“Eat.” Always a command with my father.

“I’m not hungry, papa.”

“You think you’re not hungry.”

“No, I’m really not hungry.”

I was sitting at the dinner table anyway. It’s just where we all ended up. You come in, pull off your shoes by the rack in the hall, try to balance your coat on top of everyone else’s and then you come and sit down in the kitchen. It’s where papa will be.

“I made stew. Good beef at the butcher today. And I saw Angie Benson in the queue. You know her son, Jimmy, don’t you? She says he’s dropped out of university to become a mechanic.”

Papa had put a plate of stew in front of me, and now he was moving around me like a gentle whirlwind, putting down cutlery and condiments a a glass of water. When he stopped moving he leant on the edge of the sink with one hand, a tee towel over his shoulder, and picked up his evening beer.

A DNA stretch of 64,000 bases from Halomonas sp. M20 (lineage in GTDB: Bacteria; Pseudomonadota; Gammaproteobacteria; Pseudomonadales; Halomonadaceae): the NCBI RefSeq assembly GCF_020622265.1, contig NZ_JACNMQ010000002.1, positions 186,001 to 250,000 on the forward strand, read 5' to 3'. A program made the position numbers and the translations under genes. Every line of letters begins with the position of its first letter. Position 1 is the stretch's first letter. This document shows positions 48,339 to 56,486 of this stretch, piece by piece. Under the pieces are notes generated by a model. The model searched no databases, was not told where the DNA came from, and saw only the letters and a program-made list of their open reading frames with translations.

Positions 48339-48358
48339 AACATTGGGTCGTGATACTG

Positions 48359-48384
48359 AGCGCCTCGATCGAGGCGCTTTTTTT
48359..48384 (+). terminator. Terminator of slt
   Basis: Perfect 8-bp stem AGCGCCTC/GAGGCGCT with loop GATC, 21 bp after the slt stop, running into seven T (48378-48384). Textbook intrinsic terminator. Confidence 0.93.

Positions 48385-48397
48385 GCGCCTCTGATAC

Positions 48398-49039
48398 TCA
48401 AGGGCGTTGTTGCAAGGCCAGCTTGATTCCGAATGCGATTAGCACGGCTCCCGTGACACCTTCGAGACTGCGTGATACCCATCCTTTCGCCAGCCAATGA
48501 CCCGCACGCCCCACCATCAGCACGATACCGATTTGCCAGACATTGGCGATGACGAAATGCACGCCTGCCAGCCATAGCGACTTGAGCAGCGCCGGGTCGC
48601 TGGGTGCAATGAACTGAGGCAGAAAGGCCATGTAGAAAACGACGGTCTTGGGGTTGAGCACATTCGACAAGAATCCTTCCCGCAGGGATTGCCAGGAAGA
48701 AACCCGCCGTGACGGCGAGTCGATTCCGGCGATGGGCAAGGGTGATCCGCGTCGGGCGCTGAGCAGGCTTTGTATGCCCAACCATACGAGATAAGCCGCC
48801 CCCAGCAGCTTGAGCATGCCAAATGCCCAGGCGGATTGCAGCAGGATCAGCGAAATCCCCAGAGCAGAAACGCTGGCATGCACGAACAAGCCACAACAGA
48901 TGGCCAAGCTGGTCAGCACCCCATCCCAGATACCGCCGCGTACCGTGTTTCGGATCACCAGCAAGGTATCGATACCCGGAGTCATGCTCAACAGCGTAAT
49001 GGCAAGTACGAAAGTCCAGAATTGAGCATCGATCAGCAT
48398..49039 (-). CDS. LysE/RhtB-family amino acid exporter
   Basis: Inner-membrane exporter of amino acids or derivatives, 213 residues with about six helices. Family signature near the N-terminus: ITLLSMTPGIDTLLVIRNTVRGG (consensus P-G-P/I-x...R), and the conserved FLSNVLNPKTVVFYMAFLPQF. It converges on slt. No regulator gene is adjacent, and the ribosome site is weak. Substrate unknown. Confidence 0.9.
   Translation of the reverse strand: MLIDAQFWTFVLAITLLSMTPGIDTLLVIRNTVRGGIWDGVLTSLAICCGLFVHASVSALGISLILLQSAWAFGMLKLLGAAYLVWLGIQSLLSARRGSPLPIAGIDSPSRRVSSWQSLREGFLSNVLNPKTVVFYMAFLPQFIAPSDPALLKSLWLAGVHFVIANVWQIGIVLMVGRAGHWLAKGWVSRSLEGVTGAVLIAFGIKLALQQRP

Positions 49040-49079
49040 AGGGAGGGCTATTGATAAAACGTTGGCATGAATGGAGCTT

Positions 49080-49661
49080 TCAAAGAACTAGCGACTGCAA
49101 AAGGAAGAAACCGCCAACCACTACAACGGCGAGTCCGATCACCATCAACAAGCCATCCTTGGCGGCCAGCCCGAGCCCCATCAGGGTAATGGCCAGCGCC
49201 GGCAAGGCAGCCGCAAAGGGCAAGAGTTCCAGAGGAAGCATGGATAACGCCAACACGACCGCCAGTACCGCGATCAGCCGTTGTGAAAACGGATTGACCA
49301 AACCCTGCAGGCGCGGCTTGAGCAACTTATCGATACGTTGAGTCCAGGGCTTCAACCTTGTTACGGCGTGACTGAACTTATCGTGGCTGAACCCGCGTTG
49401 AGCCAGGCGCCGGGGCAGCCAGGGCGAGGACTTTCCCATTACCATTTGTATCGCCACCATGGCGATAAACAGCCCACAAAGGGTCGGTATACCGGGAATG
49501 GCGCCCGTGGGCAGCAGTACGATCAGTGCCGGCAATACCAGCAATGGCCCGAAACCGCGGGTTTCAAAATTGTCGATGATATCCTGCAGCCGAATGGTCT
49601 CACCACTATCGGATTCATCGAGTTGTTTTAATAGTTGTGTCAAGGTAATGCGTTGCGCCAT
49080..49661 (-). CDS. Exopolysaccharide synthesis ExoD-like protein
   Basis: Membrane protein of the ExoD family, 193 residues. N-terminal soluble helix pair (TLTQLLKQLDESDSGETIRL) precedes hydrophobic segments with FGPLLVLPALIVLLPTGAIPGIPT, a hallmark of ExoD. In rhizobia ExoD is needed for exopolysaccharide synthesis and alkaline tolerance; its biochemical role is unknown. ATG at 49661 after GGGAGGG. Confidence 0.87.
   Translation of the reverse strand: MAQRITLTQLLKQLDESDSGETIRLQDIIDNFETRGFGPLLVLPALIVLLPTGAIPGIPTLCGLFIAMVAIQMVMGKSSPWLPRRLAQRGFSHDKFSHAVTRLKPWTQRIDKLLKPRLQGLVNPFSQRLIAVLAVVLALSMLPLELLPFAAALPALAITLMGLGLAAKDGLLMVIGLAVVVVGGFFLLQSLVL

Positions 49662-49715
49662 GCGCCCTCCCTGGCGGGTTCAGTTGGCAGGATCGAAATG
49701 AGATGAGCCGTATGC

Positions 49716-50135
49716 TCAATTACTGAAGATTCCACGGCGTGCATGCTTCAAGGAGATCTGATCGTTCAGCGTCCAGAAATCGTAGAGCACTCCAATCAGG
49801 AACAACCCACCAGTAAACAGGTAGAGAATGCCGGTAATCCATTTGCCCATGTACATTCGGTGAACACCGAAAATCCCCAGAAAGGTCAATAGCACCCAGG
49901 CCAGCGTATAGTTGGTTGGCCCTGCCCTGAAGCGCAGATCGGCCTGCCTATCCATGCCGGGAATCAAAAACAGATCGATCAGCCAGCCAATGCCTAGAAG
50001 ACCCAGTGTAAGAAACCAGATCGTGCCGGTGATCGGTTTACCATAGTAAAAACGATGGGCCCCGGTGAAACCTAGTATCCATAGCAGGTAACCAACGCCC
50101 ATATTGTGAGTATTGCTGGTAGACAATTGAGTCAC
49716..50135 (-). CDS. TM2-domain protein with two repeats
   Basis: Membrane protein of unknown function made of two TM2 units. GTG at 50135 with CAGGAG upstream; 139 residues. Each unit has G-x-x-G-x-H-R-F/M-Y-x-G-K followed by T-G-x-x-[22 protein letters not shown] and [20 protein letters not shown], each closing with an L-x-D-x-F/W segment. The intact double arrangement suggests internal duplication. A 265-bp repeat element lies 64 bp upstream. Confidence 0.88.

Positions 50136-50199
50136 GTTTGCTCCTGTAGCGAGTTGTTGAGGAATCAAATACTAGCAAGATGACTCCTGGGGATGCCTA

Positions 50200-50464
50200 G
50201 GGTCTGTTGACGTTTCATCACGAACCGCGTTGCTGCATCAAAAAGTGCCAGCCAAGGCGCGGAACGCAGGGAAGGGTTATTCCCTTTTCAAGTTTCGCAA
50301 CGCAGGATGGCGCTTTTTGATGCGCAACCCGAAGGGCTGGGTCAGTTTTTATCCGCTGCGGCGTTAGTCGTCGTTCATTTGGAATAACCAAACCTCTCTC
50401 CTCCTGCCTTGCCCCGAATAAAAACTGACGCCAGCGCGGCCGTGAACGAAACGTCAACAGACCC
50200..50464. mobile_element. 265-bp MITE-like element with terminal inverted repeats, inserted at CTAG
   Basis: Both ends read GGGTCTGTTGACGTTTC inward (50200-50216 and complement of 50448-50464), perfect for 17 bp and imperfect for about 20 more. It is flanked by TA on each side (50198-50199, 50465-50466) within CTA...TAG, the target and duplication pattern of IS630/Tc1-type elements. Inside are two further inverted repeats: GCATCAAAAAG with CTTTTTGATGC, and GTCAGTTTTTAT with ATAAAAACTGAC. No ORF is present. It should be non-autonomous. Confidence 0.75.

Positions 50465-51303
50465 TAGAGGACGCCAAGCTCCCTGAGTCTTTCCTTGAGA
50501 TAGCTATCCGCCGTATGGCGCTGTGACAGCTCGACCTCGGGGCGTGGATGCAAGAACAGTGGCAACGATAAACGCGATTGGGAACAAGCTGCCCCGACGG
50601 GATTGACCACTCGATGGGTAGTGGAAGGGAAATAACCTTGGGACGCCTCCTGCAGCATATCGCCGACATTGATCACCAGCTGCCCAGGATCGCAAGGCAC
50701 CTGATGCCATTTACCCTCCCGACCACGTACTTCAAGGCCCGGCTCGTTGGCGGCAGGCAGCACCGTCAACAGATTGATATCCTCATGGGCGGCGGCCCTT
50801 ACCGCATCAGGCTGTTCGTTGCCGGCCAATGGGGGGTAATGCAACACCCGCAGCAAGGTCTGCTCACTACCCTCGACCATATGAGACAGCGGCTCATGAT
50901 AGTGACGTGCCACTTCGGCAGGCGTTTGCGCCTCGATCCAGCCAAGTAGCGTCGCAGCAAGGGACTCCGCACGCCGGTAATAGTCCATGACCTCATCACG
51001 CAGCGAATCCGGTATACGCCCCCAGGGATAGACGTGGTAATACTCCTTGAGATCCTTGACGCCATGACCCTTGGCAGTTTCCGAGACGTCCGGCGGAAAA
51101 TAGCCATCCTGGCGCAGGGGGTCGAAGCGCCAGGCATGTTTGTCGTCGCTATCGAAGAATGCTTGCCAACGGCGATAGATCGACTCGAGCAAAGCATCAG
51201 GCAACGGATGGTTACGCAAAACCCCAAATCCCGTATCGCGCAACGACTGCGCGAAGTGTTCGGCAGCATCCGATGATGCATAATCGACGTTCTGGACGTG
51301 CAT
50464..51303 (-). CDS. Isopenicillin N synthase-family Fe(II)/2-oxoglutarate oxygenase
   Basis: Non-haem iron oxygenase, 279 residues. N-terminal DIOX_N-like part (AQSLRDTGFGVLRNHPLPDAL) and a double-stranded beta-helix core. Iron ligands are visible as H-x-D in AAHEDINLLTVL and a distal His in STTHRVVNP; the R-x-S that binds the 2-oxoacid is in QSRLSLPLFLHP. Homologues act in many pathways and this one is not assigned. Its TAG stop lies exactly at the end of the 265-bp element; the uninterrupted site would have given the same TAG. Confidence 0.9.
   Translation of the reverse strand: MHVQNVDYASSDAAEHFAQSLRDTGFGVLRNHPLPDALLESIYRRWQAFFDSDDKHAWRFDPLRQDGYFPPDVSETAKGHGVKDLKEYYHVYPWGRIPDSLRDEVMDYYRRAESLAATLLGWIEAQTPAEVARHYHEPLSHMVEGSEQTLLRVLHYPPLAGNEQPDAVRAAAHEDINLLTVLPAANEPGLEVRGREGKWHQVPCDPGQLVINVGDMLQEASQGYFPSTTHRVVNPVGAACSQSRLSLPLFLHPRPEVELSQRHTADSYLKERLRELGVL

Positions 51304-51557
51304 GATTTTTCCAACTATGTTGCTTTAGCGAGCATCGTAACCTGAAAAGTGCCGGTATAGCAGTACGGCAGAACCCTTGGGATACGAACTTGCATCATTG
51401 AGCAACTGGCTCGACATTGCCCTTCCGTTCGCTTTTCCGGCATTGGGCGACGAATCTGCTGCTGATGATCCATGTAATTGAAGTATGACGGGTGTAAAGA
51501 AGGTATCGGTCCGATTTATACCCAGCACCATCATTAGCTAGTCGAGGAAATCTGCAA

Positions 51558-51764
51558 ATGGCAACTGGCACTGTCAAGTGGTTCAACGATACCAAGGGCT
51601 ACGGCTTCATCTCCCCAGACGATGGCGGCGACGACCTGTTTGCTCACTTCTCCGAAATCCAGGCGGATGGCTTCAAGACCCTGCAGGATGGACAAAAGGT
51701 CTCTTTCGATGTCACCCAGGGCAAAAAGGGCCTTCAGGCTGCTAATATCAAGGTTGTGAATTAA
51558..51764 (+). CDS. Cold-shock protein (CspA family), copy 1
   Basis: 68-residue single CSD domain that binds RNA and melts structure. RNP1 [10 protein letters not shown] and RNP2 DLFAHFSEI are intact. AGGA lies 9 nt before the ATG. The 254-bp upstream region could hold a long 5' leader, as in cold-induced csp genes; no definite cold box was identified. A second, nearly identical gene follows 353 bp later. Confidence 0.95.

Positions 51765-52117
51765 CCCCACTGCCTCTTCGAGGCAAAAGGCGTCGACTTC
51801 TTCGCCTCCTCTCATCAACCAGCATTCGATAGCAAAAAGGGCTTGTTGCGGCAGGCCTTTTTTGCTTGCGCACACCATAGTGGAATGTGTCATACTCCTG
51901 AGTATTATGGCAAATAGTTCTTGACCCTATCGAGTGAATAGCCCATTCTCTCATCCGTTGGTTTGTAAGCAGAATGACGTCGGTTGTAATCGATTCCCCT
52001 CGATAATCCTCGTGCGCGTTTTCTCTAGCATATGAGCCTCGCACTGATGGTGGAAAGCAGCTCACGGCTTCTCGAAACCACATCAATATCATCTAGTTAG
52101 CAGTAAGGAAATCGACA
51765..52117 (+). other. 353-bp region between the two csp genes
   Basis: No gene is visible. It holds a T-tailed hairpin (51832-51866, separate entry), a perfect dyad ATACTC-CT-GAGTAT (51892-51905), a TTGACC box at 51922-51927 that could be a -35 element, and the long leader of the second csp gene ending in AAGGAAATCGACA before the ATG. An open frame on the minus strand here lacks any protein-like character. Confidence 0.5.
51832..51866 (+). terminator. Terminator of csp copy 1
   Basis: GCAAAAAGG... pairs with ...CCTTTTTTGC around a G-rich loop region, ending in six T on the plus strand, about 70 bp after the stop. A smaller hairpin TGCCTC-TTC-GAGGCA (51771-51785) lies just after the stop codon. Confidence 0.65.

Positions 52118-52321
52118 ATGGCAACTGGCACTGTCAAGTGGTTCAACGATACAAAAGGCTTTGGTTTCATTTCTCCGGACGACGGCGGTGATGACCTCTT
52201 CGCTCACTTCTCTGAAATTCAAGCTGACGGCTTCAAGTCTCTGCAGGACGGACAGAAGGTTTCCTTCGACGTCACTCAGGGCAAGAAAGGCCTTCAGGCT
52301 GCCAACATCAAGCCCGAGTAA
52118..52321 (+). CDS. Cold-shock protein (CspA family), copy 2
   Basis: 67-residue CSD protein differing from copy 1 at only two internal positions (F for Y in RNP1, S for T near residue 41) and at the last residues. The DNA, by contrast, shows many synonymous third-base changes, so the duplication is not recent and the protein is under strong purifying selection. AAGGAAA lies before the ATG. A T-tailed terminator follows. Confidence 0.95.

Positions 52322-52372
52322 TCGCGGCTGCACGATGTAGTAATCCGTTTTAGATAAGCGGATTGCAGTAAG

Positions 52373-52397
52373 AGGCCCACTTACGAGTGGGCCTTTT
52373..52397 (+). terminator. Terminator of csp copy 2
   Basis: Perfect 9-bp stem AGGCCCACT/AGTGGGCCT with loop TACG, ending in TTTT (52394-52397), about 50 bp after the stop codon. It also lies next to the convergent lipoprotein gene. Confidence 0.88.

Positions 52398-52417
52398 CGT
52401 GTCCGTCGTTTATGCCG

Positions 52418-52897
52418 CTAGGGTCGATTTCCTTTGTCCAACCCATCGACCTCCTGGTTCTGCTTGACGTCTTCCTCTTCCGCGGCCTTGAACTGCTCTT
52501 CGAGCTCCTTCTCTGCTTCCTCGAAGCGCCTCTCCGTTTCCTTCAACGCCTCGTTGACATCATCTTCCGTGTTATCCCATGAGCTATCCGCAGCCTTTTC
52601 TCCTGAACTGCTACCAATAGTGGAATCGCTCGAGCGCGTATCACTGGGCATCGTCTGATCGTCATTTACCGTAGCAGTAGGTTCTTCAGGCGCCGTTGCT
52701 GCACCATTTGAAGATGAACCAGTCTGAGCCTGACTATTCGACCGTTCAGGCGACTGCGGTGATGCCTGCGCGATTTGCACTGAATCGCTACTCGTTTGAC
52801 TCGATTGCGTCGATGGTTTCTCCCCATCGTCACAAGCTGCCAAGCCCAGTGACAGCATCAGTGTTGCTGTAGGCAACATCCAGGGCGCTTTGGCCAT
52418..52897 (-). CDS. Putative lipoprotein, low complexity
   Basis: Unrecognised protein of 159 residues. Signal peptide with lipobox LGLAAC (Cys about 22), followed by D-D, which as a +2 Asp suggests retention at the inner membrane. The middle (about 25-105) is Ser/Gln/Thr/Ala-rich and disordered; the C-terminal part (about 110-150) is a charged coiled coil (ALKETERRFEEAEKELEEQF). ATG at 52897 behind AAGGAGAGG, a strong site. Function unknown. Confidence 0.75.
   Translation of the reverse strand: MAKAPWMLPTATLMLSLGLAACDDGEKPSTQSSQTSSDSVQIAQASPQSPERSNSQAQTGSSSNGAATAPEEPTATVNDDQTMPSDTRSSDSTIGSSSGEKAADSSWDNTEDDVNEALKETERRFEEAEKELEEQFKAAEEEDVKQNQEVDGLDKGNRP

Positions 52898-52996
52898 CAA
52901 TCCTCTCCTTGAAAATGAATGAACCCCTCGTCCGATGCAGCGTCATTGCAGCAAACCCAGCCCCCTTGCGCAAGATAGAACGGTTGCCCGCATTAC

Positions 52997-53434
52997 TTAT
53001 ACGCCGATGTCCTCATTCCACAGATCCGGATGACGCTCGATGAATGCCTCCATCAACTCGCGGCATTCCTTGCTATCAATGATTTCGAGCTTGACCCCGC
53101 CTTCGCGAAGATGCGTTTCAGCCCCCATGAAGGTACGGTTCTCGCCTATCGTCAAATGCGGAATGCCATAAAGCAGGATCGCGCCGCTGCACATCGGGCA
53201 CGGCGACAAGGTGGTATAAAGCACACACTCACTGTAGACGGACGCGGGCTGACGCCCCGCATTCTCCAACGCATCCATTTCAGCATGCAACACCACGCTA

“A mechanic?” I said.

“Can you believe it? He could speak french when he was seven, that boy. All As, all the way.”

“There’s nothing wrong with being a mechanic, papa.”

“No, maybe not. But maybe there is something wrong with not using all the brainpower you’re gifted with. Why are you not eating?”

I looked at my plate, and yes, it looked delicious as usual. I sighed. “I’m not so hungry today.”

Papa’s answer was always to pile more food in front of you, and he dropped some crusty bread onto the side of the plate. “Mop some gravy at least. It’s cold outside.”

But it’s cold inside too, I wanted to say, here, inside my heart. I don’t think even papa’s gravy can warm that up.

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